MS Excel 2010 Vlookup Date Problem

March 16, 2017 at 20:13:38
Specs: Windows 7
I have a date tab with dates (Column A "dd/mm/yyyy", Column B "MMM-yy" and Column C "yyyy-yy" [financial year]).

I work in a hospital. I have a list of surgeries with the date ("dd/mm/yyyy") they were performed.

I have a Vlookup to obtain the "MMM-yy" data (for my monthly pivot tables) as follows:


I came across an error in my source tab - all dates in March 2017 had "MAR-16" in Column B. I changed these, manually, to "'MAR-17".

The Vlookup continues to work every single month but for MAR-17.

When formatted as General (as all the others are), it returns "42795". When I change it to Custom format "mmm-yy" (which none of the others, which work fine, are), it returns "Mar-17" but in the pivot table comes up as "1-Mar-2017" whereas all the others are "FEB-17" etc).

Any help would be great.

Thanks in advance!

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March 17, 2017 at 05:02:35
I'm not near Excel right now to try anything, but my guess is that all the working "dates" are not actual dates as far as Excel is concerned. My guess is that they are actually text, which may explain why they don't show up in your pivot table with the "day" portion or display the serial number like the Mar-17 cells do.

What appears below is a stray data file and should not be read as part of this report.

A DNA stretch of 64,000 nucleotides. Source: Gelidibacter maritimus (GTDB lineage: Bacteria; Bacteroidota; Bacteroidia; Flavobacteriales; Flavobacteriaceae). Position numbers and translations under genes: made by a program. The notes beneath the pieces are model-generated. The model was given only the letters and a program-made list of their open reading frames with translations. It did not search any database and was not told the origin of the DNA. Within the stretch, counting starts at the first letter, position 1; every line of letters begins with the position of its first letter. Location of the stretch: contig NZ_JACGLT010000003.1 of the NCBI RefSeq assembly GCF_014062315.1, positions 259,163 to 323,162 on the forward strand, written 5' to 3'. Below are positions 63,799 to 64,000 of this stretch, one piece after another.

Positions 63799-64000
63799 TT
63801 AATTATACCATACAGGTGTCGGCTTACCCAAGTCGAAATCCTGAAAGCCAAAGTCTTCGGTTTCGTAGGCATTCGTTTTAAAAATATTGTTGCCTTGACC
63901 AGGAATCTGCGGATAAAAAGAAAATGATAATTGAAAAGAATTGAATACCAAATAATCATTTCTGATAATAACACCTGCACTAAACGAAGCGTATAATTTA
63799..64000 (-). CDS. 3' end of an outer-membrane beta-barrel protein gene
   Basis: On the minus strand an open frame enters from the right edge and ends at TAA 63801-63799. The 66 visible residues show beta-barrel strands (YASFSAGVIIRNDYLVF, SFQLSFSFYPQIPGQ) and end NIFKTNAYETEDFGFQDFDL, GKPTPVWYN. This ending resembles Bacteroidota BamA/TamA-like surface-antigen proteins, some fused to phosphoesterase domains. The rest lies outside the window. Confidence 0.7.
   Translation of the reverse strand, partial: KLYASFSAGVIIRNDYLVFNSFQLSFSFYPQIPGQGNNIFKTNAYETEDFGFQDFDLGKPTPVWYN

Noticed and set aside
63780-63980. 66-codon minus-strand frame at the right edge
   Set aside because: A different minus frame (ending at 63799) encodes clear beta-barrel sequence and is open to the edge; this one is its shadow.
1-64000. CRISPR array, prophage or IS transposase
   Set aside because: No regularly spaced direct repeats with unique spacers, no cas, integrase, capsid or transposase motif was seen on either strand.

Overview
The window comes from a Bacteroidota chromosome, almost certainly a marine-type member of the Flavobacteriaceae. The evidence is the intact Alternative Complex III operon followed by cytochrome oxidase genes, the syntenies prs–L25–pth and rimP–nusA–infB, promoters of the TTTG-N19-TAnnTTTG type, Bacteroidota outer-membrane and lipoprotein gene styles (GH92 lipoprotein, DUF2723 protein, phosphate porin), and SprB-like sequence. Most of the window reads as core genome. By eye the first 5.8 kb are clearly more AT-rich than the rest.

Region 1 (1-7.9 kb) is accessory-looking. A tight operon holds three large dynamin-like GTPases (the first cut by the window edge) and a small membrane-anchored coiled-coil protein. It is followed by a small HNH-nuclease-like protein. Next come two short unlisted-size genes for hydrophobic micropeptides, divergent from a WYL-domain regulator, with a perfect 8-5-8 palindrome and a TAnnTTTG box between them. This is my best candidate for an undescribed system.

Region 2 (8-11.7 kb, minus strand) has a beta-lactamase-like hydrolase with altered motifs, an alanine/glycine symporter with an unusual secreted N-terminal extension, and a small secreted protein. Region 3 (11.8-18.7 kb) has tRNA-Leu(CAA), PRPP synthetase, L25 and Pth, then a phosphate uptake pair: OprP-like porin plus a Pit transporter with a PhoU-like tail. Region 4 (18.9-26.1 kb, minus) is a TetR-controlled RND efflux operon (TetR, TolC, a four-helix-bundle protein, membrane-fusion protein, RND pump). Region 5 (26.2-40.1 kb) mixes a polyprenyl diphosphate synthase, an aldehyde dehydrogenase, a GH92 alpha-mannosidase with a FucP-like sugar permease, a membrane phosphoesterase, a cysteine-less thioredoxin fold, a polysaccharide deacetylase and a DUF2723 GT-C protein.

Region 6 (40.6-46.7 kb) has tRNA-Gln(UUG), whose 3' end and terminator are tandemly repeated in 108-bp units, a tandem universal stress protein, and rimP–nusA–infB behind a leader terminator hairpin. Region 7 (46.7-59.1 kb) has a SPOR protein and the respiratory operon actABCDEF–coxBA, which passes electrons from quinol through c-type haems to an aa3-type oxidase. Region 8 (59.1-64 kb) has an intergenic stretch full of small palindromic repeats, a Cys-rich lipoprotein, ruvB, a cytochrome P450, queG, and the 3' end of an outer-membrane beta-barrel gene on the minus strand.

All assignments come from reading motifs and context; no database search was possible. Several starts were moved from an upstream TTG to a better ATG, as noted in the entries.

Excel can be weird when it comes to dates/text, especially if the "dates" were imported from another source. They often come over as text and is can be troublesome to convert them to dates that Excel will recognize.

In your case, you may have the opposite problem. I think you have to change your Mar-17 to Text in order for your VLOOKUP to work like the others. That can also be troublesome because Excel will often be reluctant to give up a Date format once it is set. You could try adding a single quote before a few of your Mar-17 entries to force them to Text and see how Excel handles them.

Like I said...just a guess.

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March 17, 2017 at 06:46:01
BTW...this is not directly related to your's just a suggestion about your VLOOKUP formula.

The IFERROR function was introduced in Excel 2007. This makes writing VLOOKUP formulas a little easier:


This formula will return the empty string if the lookup_value isn't found in the lookup_table.

Now for the downside of using IFERROR:

The standard method, using = IF(ISNA...) directly checks for the ISNA error returned by VLOOKUP. The IFERROR function looks for any error related to the VLOOKUP.

The implication of this in your case is as follows:


There are 2 possible errors that that formula can produce: #N/A and #NAME. Your formula will handle the #N/A error and return the empty string, but if the Named Range "Dates" doesn't exist, it will return the #NAME error. That's a good thing since you'll know that you are referencing an invalid range.

The IFERROR function will return the empty string for both of those errors but you will not know why. Let's take the situation where the user thinks he created the named range but forgot. When the IFERROR returns the empty string, he might think it's because the lookup_value doesn't exist. That's not a good thing.

So, considered yourself warned ;-). IFERROR can save some typing, but it does have some inherent dangers.

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